Even as Water takes centrestage worldwide, India has its share of issues, both inside and with neighbours, when it comes to it rivers. We put down the key ones that matter.
While we can reminisce the famous line from The Rime of the ancient mariner by Samuel Taylor Coleridge- “Water Water everywhere, Nor a drop to drink” the symbolism has become uncanny for the present.
Water disputes are the bone of contention, a line of fire, and borders or even wars which have been dividing nations figuratively and literally for thousands of years. Famous examples are the Nile basin conflict between Egypt and Ethiopia or public discontent in Yemen over water shortage. There are tensions from 1960s among Turkey, Syria and Iraq, with Iran who share the Euphrates-Tigris Basin, or a transboundary dispute between Afghanistan and Iran.
Closer home, we have our worries with China over the Brahmaputra river, Teesta river with Bangladesh and last but not the least with Pakistan Over Indus water sharing treaty. Lets have a closer look:
India’s Worries over China interference with Brahmaputra flows
Despite the size and importance of the massive interconnected river system China and India share (along with Nepal, Bhutan and Bangladesh), no integrated structure exists for its management, and the bilateral agreements that govern it are far from sufficient. That’s possibly because when China annexed Tibet (where the key rivers affecting India originate), in 1950, it left very little scope for talks.
The mighty Brahmaputra River, known in China as the Yarlung Tsangpo, flows through both countries on its way to the Bay of Bengal. That waterway links up with the Meghna and Ganges rivers in Bangladesh, forming a system that carries the largest volume of water during the flood season — a volume more than one and a half times that of the Amazon River. But as a 2016 report by the United Nations Environment Program and its partners found, The Ganges-Brahmaputra-Meghna Basin is also the world’s most vulnerable delta, based on more than a dozen key indicators. Part of the problem is that China, which borders 14 countries and shares over 42 major water bodies, has refused to be a part of any institutionalized water management system.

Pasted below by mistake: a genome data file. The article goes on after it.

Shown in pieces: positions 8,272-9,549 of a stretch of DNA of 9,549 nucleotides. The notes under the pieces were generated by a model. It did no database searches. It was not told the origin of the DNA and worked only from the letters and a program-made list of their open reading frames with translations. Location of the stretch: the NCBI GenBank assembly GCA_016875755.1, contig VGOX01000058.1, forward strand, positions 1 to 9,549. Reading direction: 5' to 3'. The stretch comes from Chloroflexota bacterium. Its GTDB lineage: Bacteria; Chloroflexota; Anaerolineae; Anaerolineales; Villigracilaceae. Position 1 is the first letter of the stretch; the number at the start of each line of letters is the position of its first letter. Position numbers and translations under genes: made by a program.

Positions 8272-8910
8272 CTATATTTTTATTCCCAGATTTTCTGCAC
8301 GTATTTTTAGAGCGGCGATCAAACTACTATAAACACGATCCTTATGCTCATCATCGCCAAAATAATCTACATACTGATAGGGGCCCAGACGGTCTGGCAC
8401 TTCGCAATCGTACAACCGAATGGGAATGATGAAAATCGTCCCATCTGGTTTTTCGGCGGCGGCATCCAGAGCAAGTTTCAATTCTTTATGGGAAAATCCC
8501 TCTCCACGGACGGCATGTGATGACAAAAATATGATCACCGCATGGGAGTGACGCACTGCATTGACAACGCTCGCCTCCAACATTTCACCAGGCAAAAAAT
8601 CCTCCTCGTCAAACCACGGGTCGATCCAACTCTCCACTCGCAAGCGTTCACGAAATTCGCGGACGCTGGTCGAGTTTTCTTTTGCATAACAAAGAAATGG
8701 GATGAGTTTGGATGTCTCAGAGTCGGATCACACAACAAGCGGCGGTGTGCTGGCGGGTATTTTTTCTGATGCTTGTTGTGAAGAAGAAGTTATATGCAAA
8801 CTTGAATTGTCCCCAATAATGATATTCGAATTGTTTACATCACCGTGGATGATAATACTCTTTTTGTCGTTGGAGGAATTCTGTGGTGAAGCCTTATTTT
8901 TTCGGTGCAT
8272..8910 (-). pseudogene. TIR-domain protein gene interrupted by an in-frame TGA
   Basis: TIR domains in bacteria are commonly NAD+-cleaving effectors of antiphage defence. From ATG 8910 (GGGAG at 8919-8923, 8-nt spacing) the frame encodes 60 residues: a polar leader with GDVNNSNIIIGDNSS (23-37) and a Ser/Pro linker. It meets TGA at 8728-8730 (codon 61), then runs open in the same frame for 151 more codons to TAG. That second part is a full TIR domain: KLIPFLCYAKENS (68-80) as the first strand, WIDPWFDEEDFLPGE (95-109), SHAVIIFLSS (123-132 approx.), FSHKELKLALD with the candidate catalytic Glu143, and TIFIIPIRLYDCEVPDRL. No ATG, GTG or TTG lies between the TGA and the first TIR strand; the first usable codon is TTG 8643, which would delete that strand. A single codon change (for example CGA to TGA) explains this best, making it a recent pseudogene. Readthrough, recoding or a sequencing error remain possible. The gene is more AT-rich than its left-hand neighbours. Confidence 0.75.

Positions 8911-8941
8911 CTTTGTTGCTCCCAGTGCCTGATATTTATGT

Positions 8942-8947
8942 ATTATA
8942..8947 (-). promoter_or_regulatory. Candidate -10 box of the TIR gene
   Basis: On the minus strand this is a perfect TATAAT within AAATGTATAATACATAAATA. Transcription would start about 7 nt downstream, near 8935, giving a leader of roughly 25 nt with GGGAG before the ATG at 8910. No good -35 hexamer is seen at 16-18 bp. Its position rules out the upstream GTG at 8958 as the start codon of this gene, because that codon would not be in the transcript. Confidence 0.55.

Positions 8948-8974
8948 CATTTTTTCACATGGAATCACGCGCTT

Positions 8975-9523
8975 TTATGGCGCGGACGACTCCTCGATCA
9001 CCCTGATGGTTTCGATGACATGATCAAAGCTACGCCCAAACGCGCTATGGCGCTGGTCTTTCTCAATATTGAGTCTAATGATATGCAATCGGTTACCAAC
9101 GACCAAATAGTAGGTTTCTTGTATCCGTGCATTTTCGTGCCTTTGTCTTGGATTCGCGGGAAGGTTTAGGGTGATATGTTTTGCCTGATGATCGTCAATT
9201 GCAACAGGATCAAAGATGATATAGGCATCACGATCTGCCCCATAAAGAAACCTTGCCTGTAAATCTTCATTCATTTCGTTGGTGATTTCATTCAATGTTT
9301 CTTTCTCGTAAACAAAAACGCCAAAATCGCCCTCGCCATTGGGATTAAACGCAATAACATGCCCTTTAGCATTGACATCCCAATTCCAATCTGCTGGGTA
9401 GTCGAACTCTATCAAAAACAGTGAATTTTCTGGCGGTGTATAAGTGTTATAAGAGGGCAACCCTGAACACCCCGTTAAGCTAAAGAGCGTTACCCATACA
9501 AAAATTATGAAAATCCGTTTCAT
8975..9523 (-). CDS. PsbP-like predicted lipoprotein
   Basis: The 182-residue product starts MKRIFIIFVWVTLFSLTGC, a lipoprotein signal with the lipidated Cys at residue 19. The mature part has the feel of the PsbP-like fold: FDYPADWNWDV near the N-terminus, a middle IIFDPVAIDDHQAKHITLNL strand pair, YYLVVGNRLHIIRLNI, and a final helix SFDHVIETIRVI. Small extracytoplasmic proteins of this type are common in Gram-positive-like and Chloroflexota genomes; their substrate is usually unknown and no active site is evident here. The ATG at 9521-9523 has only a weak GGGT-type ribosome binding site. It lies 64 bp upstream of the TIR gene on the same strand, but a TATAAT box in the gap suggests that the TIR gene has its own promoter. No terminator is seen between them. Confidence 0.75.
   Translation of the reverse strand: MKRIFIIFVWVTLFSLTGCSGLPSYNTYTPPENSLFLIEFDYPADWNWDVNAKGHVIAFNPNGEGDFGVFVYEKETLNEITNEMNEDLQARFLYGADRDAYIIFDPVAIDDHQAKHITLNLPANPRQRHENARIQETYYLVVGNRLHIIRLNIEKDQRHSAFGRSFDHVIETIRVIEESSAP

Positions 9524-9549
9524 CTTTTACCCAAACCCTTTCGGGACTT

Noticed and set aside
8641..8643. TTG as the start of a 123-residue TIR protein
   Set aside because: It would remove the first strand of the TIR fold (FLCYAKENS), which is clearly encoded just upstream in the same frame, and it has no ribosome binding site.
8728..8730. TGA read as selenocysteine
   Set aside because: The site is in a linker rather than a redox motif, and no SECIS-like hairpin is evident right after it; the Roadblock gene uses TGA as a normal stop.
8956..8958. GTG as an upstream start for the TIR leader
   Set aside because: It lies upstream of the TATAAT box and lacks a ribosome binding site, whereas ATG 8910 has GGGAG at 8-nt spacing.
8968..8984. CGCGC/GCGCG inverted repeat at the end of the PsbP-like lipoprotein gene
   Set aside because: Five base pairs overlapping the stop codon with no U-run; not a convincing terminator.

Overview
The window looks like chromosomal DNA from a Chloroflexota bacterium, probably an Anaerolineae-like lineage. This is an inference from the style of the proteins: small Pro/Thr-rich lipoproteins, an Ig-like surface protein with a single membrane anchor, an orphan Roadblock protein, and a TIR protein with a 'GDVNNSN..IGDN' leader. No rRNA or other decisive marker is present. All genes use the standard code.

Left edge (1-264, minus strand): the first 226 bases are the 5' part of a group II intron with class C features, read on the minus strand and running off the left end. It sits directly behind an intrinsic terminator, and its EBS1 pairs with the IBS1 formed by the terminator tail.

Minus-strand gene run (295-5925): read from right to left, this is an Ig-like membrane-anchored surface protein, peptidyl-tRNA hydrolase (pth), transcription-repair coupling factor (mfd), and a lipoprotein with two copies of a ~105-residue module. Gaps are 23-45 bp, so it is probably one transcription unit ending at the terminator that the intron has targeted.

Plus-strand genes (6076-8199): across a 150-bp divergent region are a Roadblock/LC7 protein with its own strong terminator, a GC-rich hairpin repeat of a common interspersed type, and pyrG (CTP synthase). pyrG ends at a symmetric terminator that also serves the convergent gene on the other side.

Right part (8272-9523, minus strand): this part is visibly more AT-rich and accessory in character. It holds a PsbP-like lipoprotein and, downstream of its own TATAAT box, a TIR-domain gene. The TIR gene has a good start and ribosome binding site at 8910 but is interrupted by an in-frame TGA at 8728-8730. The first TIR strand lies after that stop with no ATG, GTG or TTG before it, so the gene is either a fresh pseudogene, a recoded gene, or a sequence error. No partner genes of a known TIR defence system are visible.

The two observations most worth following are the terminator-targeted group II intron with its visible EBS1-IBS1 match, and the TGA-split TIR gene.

Teesta Water Issues with Bangladesh
Teesta is a 414km long river flowing through the Indian states of West Bengal, Sikkim before going to the Bay of Bengal through Bangladesh. It is the fourth largest transboundary river shared between India and Bangladesh after Ganges, Brahmaputra, and Meghna river systems. Total catchment area: 1.75 million Sq. km. The dispute is regarding water sharing of River Teesta. Bangladesh wants a higher share than it gets now. Currently, its share is lower than that of India’s.